Saturday 18 February 2017

BOOK REVIEW: She's Like a Rainbow by Eileen Colucci

She's Like a Rainbow
Author: Eileen Colucci
Genre: YA/NA Coming of Age

Book Description:
“The summer I turned ten, my life took a fairy tale turn.”

So begins Reema Ben Ghazi’s tale set in Morocco, SHE'S LIKE A RAINBOW. Reema awakes one morning to find her skin has changed from whipped cream to dark chocolate. From then on, every few years she undergoes another metamorphosis, her color changing successively to red, yellow and ultimately brown. What is the cause of this strange condition and is there a cure? Does the legend of the White Buffalo have anything to do with it? As Reema struggles to find answers to these questions, she confronts the reactions of the people around her, including her strict and unsympathetic mother, Lalla Jamila; her timid younger sister, Zakia; and her two best friends, Batoul and Khalil. At the same time, she must deal with the trials of adolescence even as her friendship with Khalil turns to first love. One day, in her search for answers, Reema discovers a shocking secret – she may have been adopted at birth. As a result, Reema embarks on a quest to find her birth mother that takes her from twentieth-century Rabat to post-9/11 New York.

Reema’s humanity shines through her story, reminding us of all we have in common regardless of our particular cultural heritage. SHE'S LIKE A RAINBOW, which will appeal to Teens as well as Adults, raises intriguing questions about identity and ethnicity.

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I'll be honest and say that this book surprised me, in a good way. Before the author approached me with a review request, I'd seen the book once before when I'd hosted a tour stop on my blog, but I never paid much attention to it as the cover didn't grab my attention. But when I read the blurb, it definitely got my attention because of the unusual situation the character finds herself in. Here we have a girl named Reema, who, at the age of ten, starts to experience a bizarre anamoly when her skin tone starts changing every year. It's not a fantasy story. This is a story about family, prejudice and acceptance. The story doesn't explore the reason behind Reema's pigmentation disorder but we learn some way into the story that her condition is hereditary.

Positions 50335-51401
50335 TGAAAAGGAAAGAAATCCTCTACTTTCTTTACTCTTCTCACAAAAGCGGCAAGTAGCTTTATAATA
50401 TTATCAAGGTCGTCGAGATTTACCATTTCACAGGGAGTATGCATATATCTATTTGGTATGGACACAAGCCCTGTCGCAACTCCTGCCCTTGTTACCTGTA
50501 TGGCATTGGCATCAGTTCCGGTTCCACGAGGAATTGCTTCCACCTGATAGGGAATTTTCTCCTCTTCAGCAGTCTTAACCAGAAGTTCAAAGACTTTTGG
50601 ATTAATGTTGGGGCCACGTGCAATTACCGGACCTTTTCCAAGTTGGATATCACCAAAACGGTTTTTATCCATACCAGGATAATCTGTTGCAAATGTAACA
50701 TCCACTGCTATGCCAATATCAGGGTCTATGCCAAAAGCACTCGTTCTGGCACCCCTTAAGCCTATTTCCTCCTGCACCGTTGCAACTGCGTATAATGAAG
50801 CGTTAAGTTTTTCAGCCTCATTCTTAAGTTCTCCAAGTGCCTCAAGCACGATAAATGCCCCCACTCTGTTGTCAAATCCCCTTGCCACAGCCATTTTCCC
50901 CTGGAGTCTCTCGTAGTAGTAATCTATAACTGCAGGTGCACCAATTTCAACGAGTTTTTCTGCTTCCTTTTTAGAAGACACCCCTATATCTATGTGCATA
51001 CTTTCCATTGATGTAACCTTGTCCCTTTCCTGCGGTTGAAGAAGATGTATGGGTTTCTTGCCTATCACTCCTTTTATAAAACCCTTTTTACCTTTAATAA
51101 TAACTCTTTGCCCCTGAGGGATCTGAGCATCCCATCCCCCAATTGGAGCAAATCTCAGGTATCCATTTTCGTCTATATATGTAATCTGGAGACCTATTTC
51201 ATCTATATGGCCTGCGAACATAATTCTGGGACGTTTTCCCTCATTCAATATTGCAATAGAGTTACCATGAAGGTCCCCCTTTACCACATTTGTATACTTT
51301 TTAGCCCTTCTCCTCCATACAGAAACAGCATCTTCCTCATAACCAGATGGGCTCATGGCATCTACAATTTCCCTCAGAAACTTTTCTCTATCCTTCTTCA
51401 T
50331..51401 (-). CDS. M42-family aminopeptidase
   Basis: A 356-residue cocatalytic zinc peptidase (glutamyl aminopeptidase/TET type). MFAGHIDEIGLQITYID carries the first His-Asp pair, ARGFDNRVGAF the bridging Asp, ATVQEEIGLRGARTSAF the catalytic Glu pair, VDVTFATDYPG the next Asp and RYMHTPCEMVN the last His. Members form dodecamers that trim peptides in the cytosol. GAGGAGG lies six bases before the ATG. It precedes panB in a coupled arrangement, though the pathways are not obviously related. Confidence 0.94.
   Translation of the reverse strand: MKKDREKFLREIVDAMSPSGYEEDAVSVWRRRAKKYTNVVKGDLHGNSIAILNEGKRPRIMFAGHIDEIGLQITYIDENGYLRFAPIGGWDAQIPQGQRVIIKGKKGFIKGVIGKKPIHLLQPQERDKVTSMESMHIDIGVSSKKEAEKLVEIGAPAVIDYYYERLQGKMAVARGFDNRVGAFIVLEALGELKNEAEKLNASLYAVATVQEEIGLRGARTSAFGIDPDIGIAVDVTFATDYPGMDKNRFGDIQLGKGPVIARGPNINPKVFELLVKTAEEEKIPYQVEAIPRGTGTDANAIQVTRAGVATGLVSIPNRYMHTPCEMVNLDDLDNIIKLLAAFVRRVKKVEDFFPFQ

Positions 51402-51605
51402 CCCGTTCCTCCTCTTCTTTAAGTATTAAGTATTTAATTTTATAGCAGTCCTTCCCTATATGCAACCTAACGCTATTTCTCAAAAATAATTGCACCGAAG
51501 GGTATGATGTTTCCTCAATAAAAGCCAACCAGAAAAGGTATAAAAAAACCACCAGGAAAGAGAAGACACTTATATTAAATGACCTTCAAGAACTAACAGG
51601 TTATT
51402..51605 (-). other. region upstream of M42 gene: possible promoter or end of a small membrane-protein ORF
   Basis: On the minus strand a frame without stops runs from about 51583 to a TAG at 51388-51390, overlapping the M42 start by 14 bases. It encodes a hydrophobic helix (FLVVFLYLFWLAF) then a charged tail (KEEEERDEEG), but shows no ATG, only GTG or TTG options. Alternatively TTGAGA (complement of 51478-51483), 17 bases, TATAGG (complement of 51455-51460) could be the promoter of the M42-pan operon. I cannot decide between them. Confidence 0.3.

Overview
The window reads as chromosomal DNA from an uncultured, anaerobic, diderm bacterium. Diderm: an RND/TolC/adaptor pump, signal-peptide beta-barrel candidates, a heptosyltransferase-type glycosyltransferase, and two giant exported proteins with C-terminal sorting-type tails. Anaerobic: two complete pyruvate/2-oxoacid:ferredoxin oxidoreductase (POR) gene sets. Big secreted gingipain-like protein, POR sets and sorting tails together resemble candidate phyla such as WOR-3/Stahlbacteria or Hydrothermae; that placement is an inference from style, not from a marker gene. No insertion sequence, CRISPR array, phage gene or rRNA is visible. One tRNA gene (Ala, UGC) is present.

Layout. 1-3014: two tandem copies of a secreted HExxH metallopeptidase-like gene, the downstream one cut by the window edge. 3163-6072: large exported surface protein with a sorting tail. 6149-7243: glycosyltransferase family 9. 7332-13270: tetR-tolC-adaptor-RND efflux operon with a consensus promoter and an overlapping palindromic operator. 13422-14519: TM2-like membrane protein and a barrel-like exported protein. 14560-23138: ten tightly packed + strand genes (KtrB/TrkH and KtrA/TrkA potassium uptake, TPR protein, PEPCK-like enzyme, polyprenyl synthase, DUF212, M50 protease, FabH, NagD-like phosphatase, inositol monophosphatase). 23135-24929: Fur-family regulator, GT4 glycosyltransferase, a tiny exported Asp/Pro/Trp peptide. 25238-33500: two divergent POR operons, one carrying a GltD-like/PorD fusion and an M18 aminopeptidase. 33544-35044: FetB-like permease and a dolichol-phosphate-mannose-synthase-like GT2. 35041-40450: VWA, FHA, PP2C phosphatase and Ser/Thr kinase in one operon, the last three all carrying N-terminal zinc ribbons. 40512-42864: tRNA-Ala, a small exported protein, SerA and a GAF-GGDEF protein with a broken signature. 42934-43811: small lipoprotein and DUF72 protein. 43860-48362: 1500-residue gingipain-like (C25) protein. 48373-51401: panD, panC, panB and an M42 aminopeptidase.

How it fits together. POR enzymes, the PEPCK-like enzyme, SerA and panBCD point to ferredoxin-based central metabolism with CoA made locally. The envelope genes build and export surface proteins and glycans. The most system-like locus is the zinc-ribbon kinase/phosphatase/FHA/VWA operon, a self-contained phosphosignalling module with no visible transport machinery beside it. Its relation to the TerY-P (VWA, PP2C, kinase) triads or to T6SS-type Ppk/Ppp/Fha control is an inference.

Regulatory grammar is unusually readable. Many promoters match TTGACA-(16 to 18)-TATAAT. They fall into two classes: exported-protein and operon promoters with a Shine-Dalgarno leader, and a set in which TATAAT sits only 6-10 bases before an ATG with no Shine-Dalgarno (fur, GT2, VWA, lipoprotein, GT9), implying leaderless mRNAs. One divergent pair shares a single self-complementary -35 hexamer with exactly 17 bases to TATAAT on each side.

Set in Morocco and New York, She's Like a Rainbow takes readers on a journey of discovery. Reema's inquisition into the nature of her disorder leads her down a path that not only explains her mother's apathetic behaviour throughout her life but also uncovers a shocking web of deceit that alters her life in more ways than she could ever have imagined.

The book started off very well. I got into the story right away as there was no delay in revealing Reema's condition. We learn right from the start that Reema is the black sheep of the family. We're made to believe that it's because of her fair skin tone, so when Reema's skin starts to become darker and her mother's behaviour becomes more hostile and distant, she feels confused as she believed her darker tone would have made her and her mother grow closer, being that they now looked similar. Even worse, Reema's metamorphosis attracts the wrong attention at school, and thus begins the bullying. Reema spends years trying to find a cure for her disorder but gets nowhere until she happens upon a clinic where a nurse reveals a shocking allegation that turns Reema's world upside down. Reema learns that her condition may be genetic. But how could that be when none of her family have ever exhibited such a disorder? Well, you'll have to read the book to find out.

I must say, the twist was called for. I would have given up on it had the author not gone down this route. It just brought more life to the story. It was getting boring up until the point where the twist came in. I wasn't getting much from Reema's character, and I didn't find her engaging enough. She's a girl that has experienced prejudice her entire life but she seemed neither submissive or assertive. Either one would have been fine. Her story is a compelling one but her character was lacking presence for the most part. How did her condition pave the way for the choices she made? Mostly, we get to hear what others think of Reema but what did she think of herself?

Like I said, it was great that the twist popped up when it did as it gave Reema something to yearn for. She finally started to take the lead. There was finally moments that had intentions behind them. The final few chapters of the book was a little unstimulating, so I kind of tuned out at this point, but overall, the story had a lot of depth and I enjoyed it. I would have liked it to have been a bit more visual and for Reema to have brought more of her personality to the stage so we could experience more of the internal conflict as opposed to the external conflict we were accustomed to seeing. It was a good story with an interesting premise.


Award: Silver
Rating: 3 out of 5 Stars
Source: Review copy via author

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